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Magistrate Court

Magistrate Court
5000 Jackson Parkway, Suite 230
Jefferson, GA 30549
(706) 387-6356

Chief Magistrate
Judge Billy Chandler

Judge Sherri Thurmond Smith

Clerk of Court
Tracy Brooks


Judge Billy Chandler

Chief Judge Billy Chandler

The Magistrate Court office is open Monday through Friday. 8:00 AM - 4:45 PM

Magistrate Courts are the successors to the justice courts and a wide variety of other courts of limited jurisdiction. The Magistrate Court is most accessible to the public. The individual, encouraged by the lack of formality, as the Magistrate Court is not a court of record, may file a criminal complaint or a civil action without the assistance of an attorney if he so wishes.

Law binds the Magistrate Court to do substantial justice. This does not mean every individual entering the Magistrate Court system is going to win their case, but hopefully they will have felt they have been and have had their day in court. If a party is not satisfied with a decision made by a magistrate in a civil matter, the individual may appeal their case to State or Superior Court in what is called a de novo appeal.

The Magistrate Court not only hears civil actions, but also conducts hearings and trials on criminal cases, such as ordinance violations. The Magistrate Court will hear applications, and issue arrest warrants for law enforcement officers and private citizens if probable cause is found to do so. After hearing a law enforcement officer’s sworn affidavit determining probable cause, a magistrate may then issue a search warrant. 

A Pre-Warrant Hearing is where the presiding judge wants to hear from other witnesses or from the person that the warrant has been applied for. The person that the warrant has applied for has the same constitutional rights afforded to them by the Miranda Decision. That is, they have the right to remain silent, they have the right to have an attorney present to represent them, and anything they say could be used against them later in a court of law.

All Criminal Warrants are issued thru the Magistrate’s Office. After a warrant is issued, it is sent to the Sheriff’s Department for service. Once a person is arrested and makes bond, they are set a court date for arraignment to come back to State or Superior Court. The Solicitor or District Attorney is responsible for prosecution of all criminal matters.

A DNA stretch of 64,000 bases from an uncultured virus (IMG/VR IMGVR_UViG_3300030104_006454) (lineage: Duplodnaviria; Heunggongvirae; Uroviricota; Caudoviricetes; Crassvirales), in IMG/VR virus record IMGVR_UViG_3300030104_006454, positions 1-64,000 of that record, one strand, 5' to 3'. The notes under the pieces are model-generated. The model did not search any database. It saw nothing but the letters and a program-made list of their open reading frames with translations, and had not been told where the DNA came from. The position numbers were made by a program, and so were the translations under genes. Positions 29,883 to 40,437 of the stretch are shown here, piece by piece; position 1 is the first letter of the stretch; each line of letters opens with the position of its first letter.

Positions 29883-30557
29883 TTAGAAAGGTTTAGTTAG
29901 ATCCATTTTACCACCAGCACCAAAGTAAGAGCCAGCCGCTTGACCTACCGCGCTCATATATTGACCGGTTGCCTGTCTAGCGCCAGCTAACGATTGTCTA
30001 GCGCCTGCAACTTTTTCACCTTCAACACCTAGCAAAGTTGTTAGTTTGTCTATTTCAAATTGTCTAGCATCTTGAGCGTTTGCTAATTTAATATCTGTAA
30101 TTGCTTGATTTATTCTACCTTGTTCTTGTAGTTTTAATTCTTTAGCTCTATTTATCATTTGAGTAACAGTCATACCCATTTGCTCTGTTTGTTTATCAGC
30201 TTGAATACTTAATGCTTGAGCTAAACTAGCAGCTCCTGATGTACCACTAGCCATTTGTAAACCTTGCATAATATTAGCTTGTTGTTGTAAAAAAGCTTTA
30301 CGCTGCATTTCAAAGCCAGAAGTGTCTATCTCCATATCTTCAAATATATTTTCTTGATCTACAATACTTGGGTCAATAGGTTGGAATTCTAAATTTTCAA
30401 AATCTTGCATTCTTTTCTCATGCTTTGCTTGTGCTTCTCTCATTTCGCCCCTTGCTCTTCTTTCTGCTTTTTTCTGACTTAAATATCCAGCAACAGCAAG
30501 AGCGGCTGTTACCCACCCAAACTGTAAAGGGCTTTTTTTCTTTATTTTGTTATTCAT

After a defendant is arrested and if unable to make his/her bond, or in some instances not subject to bond, that person is then brought before a Magistrate Judge to make a determination in the matter of bond and possibly bond conditions. The defendant, unable to make bond, has been afforded the right to this "First Appearance Hearing" by law.

After a warrant less arrest, the arresting officer has the responsibility to bring the arrestee before a Magistrate within 48 hours of the arrest, 72 hours for a person arrested with a warrant. At this time, the person is advised of their rights, their bond, and what they are charged with. If the person cannot afford to hire a lawyer, a form is given to the person for a court appointed lawyer. The person is also advised that while in custody, they have a right to a preliminary hearing.

While a person is in custody or under bond conditions, they have a right to a preliminary hearing. A preliminary hearing is where witnesses for the state is subpoenaed to testify. If there is enough probable cause, the case will be bound over to the Grand Jury for indictment or to the Superior Court for trial. If there is not enough probable cause, the case will be dismissed or reduced to a lesser charge.

Before a person can make bond on a charge involving family violence, the Magistrate must do bond conditions. The Magistrate advising the person they must not make unwanted contact for the purpose of harassment or intimidation. The person must refrain from any physical altercation with the person whom the alleged crime was committed against. If the person violates these conditions, bond may be revoked and they are not entitled to a second bond after such revocation.


Procedures for obtaining a warrant from the Magistrate’s Office for Deposit Account Fraud.

(1) The check has to be for present consideration "Goods or Services."

(2) The check had to have been deposited within 30 days of receipt.

(3) A ten (10) day letter had to have been sent within 90 days of dishonor of check.

(4) A warrant cannot be issued for stop payment on a check.

After a person gets the green card back from the post office, allow 10 full days from when the person signed for the 10 day letter. If the person has not paid after the tenth day, bring the green card along with the check to the Jackson County Magistrate’s Office and a warrant will be issued.

A person can file a claim in the Magistrate Office if the amount of the claim does not exceed $15,000. This can be done with or without an attorney. You have to file the claim in the county that the person lives in. Filing fees differ in every county. However, in Jackson County the filing fee for a small claim is $96.00 for one defendant, $156.00 for two. Once the person is served, they have thirty (30) days to answer to the claim. If they do not answer after forty-five (45) days, a Default Judgment could be entered. If the court finds in your favor, the filing fee is awarded back to you.

Last updated: 1/18/2016 8:29:04 AM